{June 17, 2011}   Stories in a Bag!

Some weeks ago I attended a seminar at the Teacher’s Training College I attend, and I must say it was TERRIFIC Fabiana Parano showed teachers how to TELL stories in the classroom without resorting to a book, and using gestures and body language to help students understand the story.

Thinking on the effects stories have on children and adults, if you have the chance to attend any of her courses I highly recommend them!

More info


{June 4, 2011}   Books for Everyone

Doing some googling, I came across an EXCELLENT website where you can get public domain books just FOR FREE.

The site I’m talking about is FeedBooks, and I’ve already selected some books for my students to read. Which ones would you choose?

(To be sincere, I also chose one for me: “Little Dorrit” – just because I found the title really amusing and I know the tv series :-P)

{September 29, 2010}   Halloween Recommendation

I’ve already started thinking what to do this Halloween with my students, and I suddenly remembered this awesome ghost story:

Smee is a story within a story, which tells about the death of a young girl while playing a game. This was my favourite story when I was a teen, so I’m planning to prepare some activities to work with my students.

Read the story!

Listen to Smee!

More information

The author

{September 19, 2010}   Reading Recommendation

Some years ago I came across a copy of Roald Dahl’s Revolting Rhymes.It includes a “new, twisted version” of some the the classic fairy tales we were told when we were kids.

What is best about it: it’s an EXCELLENT book to work with preteens and teens! I’ve chosen these two stories to work with my 15 year olds at school, and they loved them!

{December 29, 2009}   Poetry and Kids

It has been highly proved that kids who are exposed to literature from a young age develop better literacy skills. I remember my kinder years, and I can easily portrait my teachers handing out pieces of paper for us to draw what we thought of poems they read aloud.

I am preparing a set of poems to work with my little students, and I’m thinking of providing them the written version of the poem for them to read and draw what they think and feel. Then, I will put all poems in student’s folders, for them to keep a record of their work. I will start from the easiest poems, where they will just have to draw, to more complex ones, where they will compose their own verses.

What do you think?

{November 12, 2009}   Scrapbooking

As I have to work with Multiple Intelligences with my teen literature students, I thought of creating a scrapbook out of the Canterbury Tales. I’m new to scrapbooking, so I’m looking for information, ideas and tips.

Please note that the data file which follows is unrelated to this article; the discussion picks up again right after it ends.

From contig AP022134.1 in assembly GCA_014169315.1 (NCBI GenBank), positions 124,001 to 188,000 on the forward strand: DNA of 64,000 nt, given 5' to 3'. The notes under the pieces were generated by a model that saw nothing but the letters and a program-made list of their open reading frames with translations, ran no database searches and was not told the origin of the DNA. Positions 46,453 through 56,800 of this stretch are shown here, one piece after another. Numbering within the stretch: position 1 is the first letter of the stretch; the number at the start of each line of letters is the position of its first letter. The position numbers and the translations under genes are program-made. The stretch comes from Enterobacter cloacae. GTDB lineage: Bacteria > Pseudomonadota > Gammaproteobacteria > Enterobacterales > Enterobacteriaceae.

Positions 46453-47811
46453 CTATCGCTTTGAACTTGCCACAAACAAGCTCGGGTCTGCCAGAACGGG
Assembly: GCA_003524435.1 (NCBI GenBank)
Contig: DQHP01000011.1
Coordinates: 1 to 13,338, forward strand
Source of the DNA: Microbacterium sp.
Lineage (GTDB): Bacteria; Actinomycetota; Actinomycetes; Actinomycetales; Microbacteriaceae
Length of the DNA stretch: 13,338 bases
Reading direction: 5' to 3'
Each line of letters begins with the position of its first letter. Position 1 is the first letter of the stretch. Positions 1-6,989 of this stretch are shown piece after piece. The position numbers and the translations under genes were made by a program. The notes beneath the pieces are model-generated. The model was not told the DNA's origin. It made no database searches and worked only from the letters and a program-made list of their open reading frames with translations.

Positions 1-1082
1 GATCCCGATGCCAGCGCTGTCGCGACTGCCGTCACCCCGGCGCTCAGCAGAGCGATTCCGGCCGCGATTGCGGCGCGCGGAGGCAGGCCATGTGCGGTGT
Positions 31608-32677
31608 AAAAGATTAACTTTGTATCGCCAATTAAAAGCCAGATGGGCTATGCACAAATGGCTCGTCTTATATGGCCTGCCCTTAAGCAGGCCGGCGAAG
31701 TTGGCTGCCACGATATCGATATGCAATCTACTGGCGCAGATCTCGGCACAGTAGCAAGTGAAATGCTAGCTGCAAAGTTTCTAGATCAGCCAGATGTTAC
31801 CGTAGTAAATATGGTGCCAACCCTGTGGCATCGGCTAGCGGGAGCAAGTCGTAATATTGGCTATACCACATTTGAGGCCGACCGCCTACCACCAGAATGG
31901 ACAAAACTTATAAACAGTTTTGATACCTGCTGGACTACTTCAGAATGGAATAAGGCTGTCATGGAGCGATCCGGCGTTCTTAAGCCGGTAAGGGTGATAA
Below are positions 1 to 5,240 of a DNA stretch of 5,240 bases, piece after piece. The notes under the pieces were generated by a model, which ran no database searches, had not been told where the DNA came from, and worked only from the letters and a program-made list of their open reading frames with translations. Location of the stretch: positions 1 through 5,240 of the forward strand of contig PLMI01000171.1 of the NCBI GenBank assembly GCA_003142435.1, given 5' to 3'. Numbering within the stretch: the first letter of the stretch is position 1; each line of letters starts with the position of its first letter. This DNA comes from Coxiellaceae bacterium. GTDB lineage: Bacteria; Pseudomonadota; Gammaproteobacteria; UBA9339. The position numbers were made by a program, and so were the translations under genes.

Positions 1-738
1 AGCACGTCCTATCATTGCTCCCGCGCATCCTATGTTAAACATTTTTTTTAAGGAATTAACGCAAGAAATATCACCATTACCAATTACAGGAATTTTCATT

Anything to recommend? I came across several sites but I still feel they are not enough!

Digital Scrapbooking

Digital Scrapbooking Free Downloads

(I guess this thing is similar to what I used to do in my page)

{November 3, 2009}   Poems and games

Today the headmistress paid us a visit in 4th form, and she suggested playing a game I loved! After suggesting the “general topic” (ours was friendship), the teacher writes a sentence and folds the poaper lightly over it. She passes the sheet of paper to a student, who writes another sentence and folds the paper over it. After all students write their own sentences, the teacher gathers all students in a circle and unfolds the paper: a very nice poem – student made – is written on the paper.

That game triggered a google search, and I came across this site, with very nice ideas to work with poems.

More info and materials:

Teacher Tips Training

Creative writing and storytelling ideas

{October 31, 2009}   The Teacher

Lord, who am I to teach the way
To little children day by day
So prone myself to go astray?

I teach them Knowledge, but I know
How faint they flicker, and how low
The candles of my knowledge glow.

I teach them Power to will and do,
But only now to learn anew
My own great weakness through and through.

I teach them Love for all mankind
And all God ´s creatures; but I find
My love comes lagging still behind.

“Lord, if their guide I still must be,
O let the little children see
The teacher leaning hard on thee!”

By Lesley Pinckney Hill

{September 24, 2009}   Teaching Literature

This year I started delivering literature classes to teens. As a first experience, I’m delighted with my performance, and every single day that goes by I have new ideas to improve my teaching.

Yesterday, I was googling a bit and I came across a site that all teachers of literature should know about. It not only provides useful information and tips but also links to many other interesting sites to go on investigating.

et cetera